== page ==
Since breaking into the major leagues with the Atlanta Braves in 2007, Yunel Escobar has established himself as an above-average major league shortstop. He has shown the ability to hit for a good average and solid power while showing good plate discipline, and while he isn’t nearly the stolen base threat many shortstops are, he has added plenty of value to his teams with great defense. But while all that talent is clearly there and we have even seen Escobar put it all for extended stretches, he continued to befuddle teams and fans alike with a lack of maturity, too many lapses of focus, and just an overall sense that he could completely come apart at any moment. Nevertheless, Escobar is a player the Rays were excited to acquire this offseason, and in fact, they’ve been attempting to acquire him for quite a while. As R.J. Anderson of the Process Report wrote last week, Andrew Friedman acknowledged that the Rays were talking to the Toronto Blue Jays about Escobar before he was traded to the Miami Marlins, and a league source told Anderson that the Rays even made a bid to acquire Escobar back in 2010 before the Braves traded him to the Blue Jays. Escobar is a player who has infatuated the Rays for a long time. Why is that and why did the Rays execute a deal specifically this offseason? Escobar is coming off a horrific season in Toronto, managing just a .253/.300/.344 line (75 OPS+) in 608 plate appearances, and his season was further marred when he was suspended three games for writing a gay slur in Spanish on his eye black. He’s 30 years old now and the enigmatic tendencies that have plagued him his entire career don’t look they’re going anywhere. Why are the Rays so excited about this guy?
The Rays had an opportunity to get a player with the ability to be a well above-average major league shortstop at the lowest his value was ever going to be, and although Derek Dietrich is a good prospect, they were ecstatic to trade him away to get Escobar from the Marlins. He may have immaturity issues, but Joe Maddon, Jose Molina, and others have talked about the fact that his immaturity issues may have been blown out of proportion and that playing under a laid back manager like Maddon might be exactly what he needs. And even though Escobar is coming off a poor season, his upside remains tremendous. Maddon described him as capable of being an All-Star and winning a Gold Glove, and if everything clicks for him, that’s not out of the realm of possibility.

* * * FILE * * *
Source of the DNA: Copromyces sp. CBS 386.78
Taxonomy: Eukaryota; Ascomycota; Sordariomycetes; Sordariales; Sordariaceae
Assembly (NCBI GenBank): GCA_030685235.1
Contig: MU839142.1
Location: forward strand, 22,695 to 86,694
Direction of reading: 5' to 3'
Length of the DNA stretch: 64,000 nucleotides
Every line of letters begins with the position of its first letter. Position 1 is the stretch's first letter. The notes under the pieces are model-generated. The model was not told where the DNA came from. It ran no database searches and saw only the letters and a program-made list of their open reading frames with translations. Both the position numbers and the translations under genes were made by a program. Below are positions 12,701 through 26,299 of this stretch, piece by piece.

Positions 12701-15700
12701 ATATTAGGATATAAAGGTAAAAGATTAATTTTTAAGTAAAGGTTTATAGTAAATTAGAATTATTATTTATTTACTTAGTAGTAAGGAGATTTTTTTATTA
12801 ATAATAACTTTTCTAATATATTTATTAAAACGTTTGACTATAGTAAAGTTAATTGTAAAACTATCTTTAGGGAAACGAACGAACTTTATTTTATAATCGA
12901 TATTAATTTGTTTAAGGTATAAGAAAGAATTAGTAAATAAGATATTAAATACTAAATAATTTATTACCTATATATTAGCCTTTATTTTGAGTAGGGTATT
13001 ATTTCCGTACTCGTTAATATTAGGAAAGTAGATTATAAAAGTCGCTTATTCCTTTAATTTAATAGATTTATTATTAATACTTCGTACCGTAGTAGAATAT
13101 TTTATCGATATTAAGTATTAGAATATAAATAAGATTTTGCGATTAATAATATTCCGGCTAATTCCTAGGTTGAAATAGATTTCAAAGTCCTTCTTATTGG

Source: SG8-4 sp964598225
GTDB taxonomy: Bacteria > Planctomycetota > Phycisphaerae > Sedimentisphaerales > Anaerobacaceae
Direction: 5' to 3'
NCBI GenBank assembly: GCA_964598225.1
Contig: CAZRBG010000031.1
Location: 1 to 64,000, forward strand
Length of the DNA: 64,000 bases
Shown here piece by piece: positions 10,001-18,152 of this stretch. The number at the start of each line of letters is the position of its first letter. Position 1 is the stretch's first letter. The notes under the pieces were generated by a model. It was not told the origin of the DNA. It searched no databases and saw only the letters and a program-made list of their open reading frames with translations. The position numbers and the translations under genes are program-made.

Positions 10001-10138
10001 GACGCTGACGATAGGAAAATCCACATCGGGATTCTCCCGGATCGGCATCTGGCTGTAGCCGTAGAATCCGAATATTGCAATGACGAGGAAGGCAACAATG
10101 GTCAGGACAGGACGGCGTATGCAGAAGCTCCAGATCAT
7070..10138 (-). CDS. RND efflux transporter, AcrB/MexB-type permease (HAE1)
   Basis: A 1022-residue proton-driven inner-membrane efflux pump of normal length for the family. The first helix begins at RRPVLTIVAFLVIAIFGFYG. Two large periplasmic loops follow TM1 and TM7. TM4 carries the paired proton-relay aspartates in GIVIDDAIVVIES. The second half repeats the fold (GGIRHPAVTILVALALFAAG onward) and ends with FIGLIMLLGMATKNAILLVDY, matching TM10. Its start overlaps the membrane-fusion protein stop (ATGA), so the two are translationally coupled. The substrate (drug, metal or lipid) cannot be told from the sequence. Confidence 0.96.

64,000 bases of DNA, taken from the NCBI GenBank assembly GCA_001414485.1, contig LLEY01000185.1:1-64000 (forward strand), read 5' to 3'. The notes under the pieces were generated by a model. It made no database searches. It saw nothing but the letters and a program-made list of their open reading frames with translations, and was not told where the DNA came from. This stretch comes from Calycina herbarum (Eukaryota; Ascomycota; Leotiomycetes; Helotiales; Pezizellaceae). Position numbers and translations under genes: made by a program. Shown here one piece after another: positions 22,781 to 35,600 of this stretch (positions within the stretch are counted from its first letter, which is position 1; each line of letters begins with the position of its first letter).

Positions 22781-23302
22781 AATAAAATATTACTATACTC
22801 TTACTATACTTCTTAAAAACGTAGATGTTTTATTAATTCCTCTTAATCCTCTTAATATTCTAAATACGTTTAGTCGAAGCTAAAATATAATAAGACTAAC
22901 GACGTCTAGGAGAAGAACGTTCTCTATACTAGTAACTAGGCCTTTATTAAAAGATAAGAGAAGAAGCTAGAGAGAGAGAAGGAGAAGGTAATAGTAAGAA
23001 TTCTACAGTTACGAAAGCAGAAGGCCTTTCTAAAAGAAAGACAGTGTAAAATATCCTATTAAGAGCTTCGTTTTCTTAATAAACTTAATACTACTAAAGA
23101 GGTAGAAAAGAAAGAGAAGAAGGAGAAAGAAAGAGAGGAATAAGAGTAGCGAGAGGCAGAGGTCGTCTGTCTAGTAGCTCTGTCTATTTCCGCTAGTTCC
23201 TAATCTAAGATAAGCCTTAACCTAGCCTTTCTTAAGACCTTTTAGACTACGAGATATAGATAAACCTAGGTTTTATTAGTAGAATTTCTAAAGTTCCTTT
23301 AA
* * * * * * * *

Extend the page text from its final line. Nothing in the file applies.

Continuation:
Even from a purely statistical standpoint and disregarding the issues of his maturity, Escobar could be primed for a big bounce-back season in 2013. In 2012, Escobar struck out just 70 times, an excellent rate of just 11% of his plate appearances just like what’s he has done his entire career, but he walked only 35 times, just 5.8% of his PA’s and well below his 8.9% career average. A 29 year old doesn’t suddenly lose all of his plate discipline out of nowhere. And whatever the reason it happened, the lack of plate discipline didn’t just hurt Escobar’s on-base percentage but also had a domino effect in the rest of Escobar’s offensive game, preventing him from finding pitches to hit and making the quality of contact he has made his entire career and hitting for average or power. If Escobar can simply get back to his career walk rate, everything else should fall back into place. How will that happen? Of course, now we have to go back to Escobar’s maturity. Escobar’s lack of plate discipline had to do with a variety of factors, but among them had to be frustration from his early-season struggles (he managed just a .216/.257/.275 line in April in 2012). Look at Escobar’s OPS and walk to strikeout ratio by month and something immediately becomes clear.